4.8 Protector

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Torth vessels drifted against a backdrop of stars and moons, tiny with distance. Alex doubted any were close enough to be a threat. If they contained people ... there must be more than a thousand; too many for him to keep track of, or to pay individual attention to.

No one else seemed to understand how frighteningly easy it was for him to kill. Or how hard it could be to stop.

"What if those ships have slaves?" he asked.

Thomas gave him a demanding look. "They're mostly Red Ranks, I'm sure."

Mostly. Thomas didn't sound certain. If he knew that everyone in those ships was a Torth, he would have said so.

Even if they were all murderous Torth ... Alex remembered Red Ranks screaming and flailing as they fell to their deaths. He suspected the Red Ranks had been coerced into trying to assassinate him, the same way Thomas had been coerced into torturing Cherise, and sentencing Alex to death. That would make them all innocents.

"I've killed enough people today," Alex said.

Thomas gave him an incredulous, outraged look.

"I'll push them back," Alex decided.

He reached out with his awareness, skipping across miles of vacuum where nothing existed. At first, he only sensed microscopic puffs of dust, barely there. Nothing big or threatening.

Thomas's voice became insignificant as Alex unraveled across thousands of miles. Millions? Billions? He had no way to measure the distance.

Then his awareness encountered tiny capsules. These were too uniform and well-put-together to be dust.

He explored the capsules with his Yeresunsa sense, becoming one with the strong material of their hulls. Life pulsed inside each tiny capsule. He could not discern whether each electric spark was a bug, or a Torth, or a slave, or some other type of alien. They were so little. So fragile.

He pushed them as gently as possible. If he shoved, he might crush them by accident. He took his time with each one, slow and careful.

Insignificant voices chattered near his core self. Friends. Alex heard snatches of their conversation, and he considered joining in, to assure them that he could do this; that he wouldn't get worn out. But sweeping enemies away absorbed most of his attention.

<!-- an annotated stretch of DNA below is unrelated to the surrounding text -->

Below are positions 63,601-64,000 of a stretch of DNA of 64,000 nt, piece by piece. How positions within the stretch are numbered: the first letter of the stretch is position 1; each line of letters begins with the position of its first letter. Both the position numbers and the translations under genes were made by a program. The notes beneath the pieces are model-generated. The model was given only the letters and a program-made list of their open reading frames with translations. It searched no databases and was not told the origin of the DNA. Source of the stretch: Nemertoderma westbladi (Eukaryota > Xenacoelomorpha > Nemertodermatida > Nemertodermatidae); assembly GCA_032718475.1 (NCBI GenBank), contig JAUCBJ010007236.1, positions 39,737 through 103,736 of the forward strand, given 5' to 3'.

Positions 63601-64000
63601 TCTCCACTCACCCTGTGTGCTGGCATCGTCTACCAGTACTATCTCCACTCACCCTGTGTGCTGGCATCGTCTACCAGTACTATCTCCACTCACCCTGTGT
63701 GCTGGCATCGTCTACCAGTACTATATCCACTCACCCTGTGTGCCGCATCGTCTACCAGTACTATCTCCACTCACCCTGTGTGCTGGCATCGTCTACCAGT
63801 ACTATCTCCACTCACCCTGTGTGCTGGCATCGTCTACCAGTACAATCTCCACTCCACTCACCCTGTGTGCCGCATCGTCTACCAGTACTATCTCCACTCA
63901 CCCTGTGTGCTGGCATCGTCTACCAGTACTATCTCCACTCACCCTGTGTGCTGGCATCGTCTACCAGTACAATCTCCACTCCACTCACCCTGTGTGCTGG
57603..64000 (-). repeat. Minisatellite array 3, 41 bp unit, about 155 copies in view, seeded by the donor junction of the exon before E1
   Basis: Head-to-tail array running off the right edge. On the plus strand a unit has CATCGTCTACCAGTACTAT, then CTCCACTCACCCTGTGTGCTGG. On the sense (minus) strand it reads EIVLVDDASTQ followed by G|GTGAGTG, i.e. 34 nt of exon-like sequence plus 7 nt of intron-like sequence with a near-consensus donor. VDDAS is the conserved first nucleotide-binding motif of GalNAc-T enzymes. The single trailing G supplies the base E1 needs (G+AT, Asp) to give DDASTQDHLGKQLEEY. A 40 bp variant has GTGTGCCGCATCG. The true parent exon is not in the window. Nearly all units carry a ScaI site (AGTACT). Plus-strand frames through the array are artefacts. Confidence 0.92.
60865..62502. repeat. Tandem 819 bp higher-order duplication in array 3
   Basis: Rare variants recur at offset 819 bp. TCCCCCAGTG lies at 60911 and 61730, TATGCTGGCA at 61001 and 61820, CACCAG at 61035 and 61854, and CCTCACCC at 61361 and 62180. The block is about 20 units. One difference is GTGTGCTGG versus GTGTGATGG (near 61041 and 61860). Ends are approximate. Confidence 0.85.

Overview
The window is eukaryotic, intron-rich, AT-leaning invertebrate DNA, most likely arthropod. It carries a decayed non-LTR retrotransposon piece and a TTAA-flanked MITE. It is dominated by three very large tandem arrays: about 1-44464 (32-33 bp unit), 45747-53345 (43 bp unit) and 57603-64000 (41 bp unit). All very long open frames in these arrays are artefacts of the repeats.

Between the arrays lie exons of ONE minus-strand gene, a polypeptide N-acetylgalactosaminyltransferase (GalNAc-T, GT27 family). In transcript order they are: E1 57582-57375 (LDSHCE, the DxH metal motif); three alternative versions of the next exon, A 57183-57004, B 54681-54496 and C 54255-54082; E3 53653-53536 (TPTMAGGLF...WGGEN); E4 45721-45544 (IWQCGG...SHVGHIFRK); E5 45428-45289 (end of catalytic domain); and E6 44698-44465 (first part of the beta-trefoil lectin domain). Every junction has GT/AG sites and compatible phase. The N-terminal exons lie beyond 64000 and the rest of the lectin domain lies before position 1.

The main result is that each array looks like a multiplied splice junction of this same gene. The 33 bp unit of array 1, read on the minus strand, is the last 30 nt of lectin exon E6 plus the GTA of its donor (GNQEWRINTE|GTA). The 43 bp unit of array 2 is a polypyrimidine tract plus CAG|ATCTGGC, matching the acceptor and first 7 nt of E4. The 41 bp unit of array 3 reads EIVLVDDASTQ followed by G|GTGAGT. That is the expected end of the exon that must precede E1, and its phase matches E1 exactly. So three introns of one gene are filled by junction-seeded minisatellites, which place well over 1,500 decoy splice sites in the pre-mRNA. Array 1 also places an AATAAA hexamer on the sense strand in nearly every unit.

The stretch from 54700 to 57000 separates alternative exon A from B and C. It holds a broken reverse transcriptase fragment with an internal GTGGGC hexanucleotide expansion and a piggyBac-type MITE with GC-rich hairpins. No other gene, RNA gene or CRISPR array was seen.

He fell into a rhythm. His awareness drifted across space, vacuous and relaxed, until he encountered a capsule of life. Then he rolled, collecting dust and vapors and heat, and moving them all against the capsule, counteracting its tiny propulsion. Often, he caught more than one capsule in his pushing sweep.

He swept until the capsules were more than twice the distance they had been. Then he withdrew and drifted elsewhere, searching for more. He always found more within moments.


The voice sounded tentative and faraway, until he recognized who was speaking—and touching his arm. He was so surprised, he slammed all the way back into his human body.

He shuddered. After engulfing endless miles of space, he felt vulnerable and fragile; downright tiny.

Everyone looked wary of him, or scared. Only Margo stood nearby. Since Alex sat on the floor, she was at his eye level, her gaze fixed on him as if no one else in the universe mattered.

She offered him a gourd-canteen. "Will you drink? You look dehydrated."

"Thanks." When Alex reached for the canteen, it felt like he was ungluing himself. His whole body was stiff.

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